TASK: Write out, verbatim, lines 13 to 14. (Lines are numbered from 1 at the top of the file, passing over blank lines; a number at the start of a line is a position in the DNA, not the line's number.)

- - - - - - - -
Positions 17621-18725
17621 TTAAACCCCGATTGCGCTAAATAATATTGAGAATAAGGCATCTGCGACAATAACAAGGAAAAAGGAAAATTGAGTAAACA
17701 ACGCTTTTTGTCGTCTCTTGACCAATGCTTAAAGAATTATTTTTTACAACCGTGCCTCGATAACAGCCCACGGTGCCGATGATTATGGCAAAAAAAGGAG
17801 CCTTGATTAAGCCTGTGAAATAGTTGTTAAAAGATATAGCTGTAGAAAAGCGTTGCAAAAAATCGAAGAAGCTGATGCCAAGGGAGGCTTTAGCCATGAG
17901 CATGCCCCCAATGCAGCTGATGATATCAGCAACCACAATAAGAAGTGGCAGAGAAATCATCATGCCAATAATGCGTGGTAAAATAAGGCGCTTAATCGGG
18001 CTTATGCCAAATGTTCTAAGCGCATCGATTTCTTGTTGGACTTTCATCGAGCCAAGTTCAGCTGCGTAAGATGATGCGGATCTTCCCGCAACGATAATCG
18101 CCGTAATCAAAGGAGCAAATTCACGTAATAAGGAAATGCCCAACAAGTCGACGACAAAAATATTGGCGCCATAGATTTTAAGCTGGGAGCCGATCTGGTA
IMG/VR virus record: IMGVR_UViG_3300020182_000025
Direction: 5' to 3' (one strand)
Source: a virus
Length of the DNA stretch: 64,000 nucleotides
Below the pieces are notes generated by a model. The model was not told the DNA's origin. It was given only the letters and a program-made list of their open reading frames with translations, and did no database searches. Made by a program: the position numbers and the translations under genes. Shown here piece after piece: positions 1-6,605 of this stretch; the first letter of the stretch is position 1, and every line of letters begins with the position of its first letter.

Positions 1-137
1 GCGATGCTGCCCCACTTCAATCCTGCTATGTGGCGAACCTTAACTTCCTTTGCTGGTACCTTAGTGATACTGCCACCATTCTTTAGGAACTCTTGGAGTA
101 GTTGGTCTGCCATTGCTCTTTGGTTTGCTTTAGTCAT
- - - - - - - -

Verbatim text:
Positions 1-137
1 GCGATGCTGCCCCACTTCAATCCTGCTATGTGGCGAACCTTAACTTCCTTTGCTGGTACCTTAGTGATACTGCCACCATTCTTTAGGAACTCTTGGAGTA